Going Big Yet Again

Last year, BBWAA voters set a new modern record by averaging 8.46 names per ballot, the third time in five years they’ve set a new standard. This year, they were not quite as generous, nor did as high a percentage use all 10 spots, but the numbers from these past six cycles remain in the stratosphere:

Recent BBWAA Ballot Trends
Year Votes Per Ballot All 10
2013 6.60 22%
2014 8.39 50%
2015 8.42 51%
2016 7.95 42%
2017 8.17 45%
2018 8.46 50%
2019 8.01 43%
SOURCE: Baseball-Reference
“All 10” figures via BBWAA.

And what of Clemens? Schilling? Barry Bonds? Scott Rolen? For now, I’ll leave you with a table of the results, and my promise that I’ll write about ’em all in my next installment.

2019 BBWAA Hall of Fame Voting Results
Player YoB Votes %vote
Mariano Rivera 1 425 100.0%
Edgar Martinez 10 363 85.4%
Roy Halladay 1 363 85.4%
Mike Mussina 6 326 76.7%
Curt Schilling 7 259 60.9%
Roger Clemens 7 253 59.5%
Barry Bonds 7 251 59.1%
Larry Walker 9 232 54.6%
Omar Vizquel 2 182 42.8%
Fred McGriff* 10 169 39.8%
Manny Ramirez 3 97 22.8%
Jeff Kent 6 77 18.1%
Scott Rolen 2 73 17.2%
Billy Wagner 4 71 16.7%
Todd Helton 1 70 16.5%
Gary Sheffield 5 58 13.6%
Andy Pettitte 1 42 9.9%
Sammy Sosa 7 36 8.5%
Andruw Jones 2 32 7.5%
Michael Young* 1 9 2.1%
Lance Berkman* 1 5 1.2%
Miguel Tejada* 1 5 1.2%
Roy Oswalt* 1 4 0.9%
Placido Polanco* 1 2 0.5%
* ineligible for future consideration on BBWAA ballots. Zero votes (and also eliminated): Rick Ankiel, Jason Bay, Freddy Garcia, Jon Garland, Travis Hafner, Ted Lilly, Derek Lowe, Darren Oliver, Juan Pierre, Vernon Wells, Kevin Youkilis

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Brooklyn-based Jay Jaffe is a senior writer for FanGraphs, the author of The Cooperstown Casebook (Thomas Dunne Books, 2017) and the creator of the JAWS (Jaffe WAR Score) metric for Hall of Fame analysis. He founded the Futility Infielder website (2001), was a columnist for Baseball Prospectus (2005-2012) and a contributing writer for Sports Illustrated (2012-2018). He has been a recurring guest on MLB Network and a member of the BBWAA since 2011. Follow him on Twitter @jay_jaffe.

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Shirtless George Brett
Member
Shirtless George Brett

We spent like 30 years penalizing DH’s and basically keeping them out of the hall of fame because “they dont play the whole game” and then a guy who only pitched an avg of 67 innings a year comes along and gets 100% on his first ballot.

Ladies and gentleman, the Baseball Hall of Fame. lol.

Cool Lester Smooth
Member
Cool Lester Smooth

Were any of the DHs penalized the most productive hitter, on a rate basis, in the history of baseball?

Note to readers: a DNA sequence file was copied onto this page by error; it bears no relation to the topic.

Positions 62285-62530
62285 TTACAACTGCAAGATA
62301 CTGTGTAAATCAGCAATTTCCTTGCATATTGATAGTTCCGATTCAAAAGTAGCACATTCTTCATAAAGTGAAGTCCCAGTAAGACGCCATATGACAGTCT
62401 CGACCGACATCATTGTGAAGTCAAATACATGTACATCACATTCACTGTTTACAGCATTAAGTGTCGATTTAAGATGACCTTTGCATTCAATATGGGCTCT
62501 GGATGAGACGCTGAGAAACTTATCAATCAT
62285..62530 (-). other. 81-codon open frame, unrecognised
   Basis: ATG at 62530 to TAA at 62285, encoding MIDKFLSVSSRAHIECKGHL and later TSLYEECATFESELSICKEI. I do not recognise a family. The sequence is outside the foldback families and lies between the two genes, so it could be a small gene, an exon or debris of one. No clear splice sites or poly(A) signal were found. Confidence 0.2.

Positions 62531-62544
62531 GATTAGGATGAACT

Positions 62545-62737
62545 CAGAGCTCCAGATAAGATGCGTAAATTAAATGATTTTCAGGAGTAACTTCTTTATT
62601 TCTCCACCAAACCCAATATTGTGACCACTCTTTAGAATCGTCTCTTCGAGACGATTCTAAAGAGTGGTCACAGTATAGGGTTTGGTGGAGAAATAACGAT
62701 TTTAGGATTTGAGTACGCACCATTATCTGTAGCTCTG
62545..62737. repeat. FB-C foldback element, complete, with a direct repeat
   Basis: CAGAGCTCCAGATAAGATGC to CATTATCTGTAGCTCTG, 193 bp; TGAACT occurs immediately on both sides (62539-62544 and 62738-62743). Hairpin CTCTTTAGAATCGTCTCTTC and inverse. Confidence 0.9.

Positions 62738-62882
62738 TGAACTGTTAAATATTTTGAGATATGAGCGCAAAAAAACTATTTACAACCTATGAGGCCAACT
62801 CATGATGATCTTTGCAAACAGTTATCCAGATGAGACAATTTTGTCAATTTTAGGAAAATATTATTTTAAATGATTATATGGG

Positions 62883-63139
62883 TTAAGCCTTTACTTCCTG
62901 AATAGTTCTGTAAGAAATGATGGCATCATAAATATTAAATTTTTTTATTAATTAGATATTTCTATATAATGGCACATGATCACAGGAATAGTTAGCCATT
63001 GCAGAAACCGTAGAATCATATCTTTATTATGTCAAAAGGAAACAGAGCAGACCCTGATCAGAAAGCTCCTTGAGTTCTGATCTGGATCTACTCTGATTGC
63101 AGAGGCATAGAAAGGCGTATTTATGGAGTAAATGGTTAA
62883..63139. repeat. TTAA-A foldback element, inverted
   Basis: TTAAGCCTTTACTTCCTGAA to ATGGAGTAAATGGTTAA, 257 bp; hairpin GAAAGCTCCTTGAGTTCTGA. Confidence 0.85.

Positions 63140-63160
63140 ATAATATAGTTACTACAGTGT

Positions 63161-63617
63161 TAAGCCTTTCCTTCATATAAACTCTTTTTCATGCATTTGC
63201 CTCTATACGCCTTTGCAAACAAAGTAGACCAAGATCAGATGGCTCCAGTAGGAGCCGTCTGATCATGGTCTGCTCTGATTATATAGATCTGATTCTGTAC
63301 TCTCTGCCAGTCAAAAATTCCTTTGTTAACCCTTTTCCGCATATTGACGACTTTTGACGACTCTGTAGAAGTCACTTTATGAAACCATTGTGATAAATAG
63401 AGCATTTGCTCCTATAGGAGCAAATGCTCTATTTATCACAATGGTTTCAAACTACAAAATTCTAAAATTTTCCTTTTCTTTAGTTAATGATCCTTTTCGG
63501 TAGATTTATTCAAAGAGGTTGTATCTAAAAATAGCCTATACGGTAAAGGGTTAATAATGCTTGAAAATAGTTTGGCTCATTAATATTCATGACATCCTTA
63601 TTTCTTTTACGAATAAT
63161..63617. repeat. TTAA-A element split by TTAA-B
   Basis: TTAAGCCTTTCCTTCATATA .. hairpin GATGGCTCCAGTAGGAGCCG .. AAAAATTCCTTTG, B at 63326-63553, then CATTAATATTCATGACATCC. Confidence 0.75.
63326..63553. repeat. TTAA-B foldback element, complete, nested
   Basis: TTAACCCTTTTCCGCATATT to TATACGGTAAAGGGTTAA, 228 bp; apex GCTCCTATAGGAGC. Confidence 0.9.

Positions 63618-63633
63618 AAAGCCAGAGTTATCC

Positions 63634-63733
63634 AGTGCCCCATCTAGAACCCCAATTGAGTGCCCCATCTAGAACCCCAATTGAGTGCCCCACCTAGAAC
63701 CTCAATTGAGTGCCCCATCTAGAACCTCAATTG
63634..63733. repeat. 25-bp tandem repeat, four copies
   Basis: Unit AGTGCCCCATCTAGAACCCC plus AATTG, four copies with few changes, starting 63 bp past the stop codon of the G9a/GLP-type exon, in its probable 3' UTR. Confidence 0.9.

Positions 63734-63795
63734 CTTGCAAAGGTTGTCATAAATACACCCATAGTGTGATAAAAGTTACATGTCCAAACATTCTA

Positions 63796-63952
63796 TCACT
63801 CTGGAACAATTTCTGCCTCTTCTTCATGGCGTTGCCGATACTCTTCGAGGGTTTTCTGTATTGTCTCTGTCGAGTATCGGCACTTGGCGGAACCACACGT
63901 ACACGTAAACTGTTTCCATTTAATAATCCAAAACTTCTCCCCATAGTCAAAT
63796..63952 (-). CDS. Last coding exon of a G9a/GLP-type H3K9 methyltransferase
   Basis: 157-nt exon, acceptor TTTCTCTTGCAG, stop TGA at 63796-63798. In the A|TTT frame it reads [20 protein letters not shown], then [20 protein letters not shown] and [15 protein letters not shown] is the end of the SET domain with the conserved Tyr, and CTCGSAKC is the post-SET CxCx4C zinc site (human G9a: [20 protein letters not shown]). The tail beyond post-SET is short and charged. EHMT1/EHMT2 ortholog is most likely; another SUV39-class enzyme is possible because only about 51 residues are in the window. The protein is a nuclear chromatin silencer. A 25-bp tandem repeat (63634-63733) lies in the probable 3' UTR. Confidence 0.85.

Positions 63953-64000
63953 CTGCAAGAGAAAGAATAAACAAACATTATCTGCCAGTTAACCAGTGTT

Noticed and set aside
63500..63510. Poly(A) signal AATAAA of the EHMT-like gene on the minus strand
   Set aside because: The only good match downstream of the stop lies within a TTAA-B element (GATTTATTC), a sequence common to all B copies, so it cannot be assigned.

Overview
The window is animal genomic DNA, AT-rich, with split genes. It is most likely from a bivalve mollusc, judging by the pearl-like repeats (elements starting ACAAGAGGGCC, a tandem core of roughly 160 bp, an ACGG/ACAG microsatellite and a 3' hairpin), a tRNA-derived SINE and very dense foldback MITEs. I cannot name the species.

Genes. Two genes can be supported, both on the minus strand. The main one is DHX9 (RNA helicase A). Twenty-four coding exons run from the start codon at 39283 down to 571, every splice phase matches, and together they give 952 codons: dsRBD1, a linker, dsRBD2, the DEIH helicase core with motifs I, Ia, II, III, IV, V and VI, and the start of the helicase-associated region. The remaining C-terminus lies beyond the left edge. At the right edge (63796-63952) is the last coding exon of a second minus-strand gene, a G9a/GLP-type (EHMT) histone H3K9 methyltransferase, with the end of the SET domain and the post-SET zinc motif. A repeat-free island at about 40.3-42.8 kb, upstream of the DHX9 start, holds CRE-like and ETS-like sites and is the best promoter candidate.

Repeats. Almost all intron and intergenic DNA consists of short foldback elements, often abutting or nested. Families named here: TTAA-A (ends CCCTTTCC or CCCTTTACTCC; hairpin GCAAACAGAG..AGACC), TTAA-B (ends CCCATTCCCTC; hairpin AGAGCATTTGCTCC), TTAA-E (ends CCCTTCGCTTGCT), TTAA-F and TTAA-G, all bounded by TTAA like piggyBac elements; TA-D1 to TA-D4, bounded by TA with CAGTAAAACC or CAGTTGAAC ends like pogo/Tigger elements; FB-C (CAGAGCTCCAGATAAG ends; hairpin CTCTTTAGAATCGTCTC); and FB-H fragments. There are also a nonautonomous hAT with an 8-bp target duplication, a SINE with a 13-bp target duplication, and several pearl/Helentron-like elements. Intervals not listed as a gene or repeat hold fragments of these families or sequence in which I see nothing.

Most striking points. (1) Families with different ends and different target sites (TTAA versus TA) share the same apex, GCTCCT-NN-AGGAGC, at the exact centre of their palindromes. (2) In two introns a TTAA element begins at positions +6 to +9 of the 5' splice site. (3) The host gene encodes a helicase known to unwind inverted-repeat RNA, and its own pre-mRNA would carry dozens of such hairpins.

And also, of course, the most dominant postseason hitter in the history of baseball?

Edgar absolutely deserves to be in the Hall.

It’s also entirely unsurprising that the most dominant reliever in history got in before the 30th best hitter, when that hitter made literally no defensive contribution for the final 10 years of his career.

Shirtless George Brett
Member
Shirtless George Brett

It’s also entirely unsurprising that the most dominant reliever in history got in before the 30th best hitter, when that hitter made literally no defensive contribution for the final 10 years of his career.

The most dominant reliever who only pitched the ninth inning of games his team was winning by between 1 and 3 runs.

But yeah, Edgar didnt stand in the field doing nothing most of the game so screw him. lol.

The unwillingness to even admit how the wildly inconsistent the voting is what makes me laugh.

tung_twista
Member
tung_twista

Just for the record, out of 96 postseason appearances by Rivera, only 10 were cases when he entered the game with the Yankees winning by 1~3 runs in the 9th inning.

AJS
Member
AJS

That’s actually amazing.

Cool Lester Smooth
Member
Cool Lester Smooth

I mean…if “he only pitched the 9th!!!!” is your first argument against Rivera, that offers a greater indictment on your knowledge of his career than it does Rivera’s status as a first-ballot HoF.

emh1969
Member
emh1969

I mean, 72.9% of his career innings during the regular season came in the 9th (and that includes his time as a starter ad set-up man).

I’m honestly not sure what the issue is here. He was a closer. Like most modern closers he pitched the vast majority of his innings in the 9th. That’s not exactly a controversial statement is it????

Cool Lester Smooth
Member
Cool Lester Smooth

The issue, of course, is his assertion that Rivera’s Hall of Fame credentials are based off, in this child’s words “only…the ninth inning of games his team was winning by between 1 and 3 runs.”

The issue, of course, is that the only people who would ever describe Rivera’s career as such…are idiots who have never read Rivera’s FG page, and people who are genuinely illiterate.

I’m pretty sure SBG is capable of reading…meaning the only rational explanation is that he’s an idiot who’s never having read Rivera’s FG page.

Either way…both his comments are fvcking hilarious.

Shirtless George Brett
Member
Shirtless George Brett

I see we have reached the final stage of internet debate “hurling baseless insults at a complete stranger because they refuse to admit I’m right”

Take a lap.

Cool Lester Smooth
Member
Cool Lester Smooth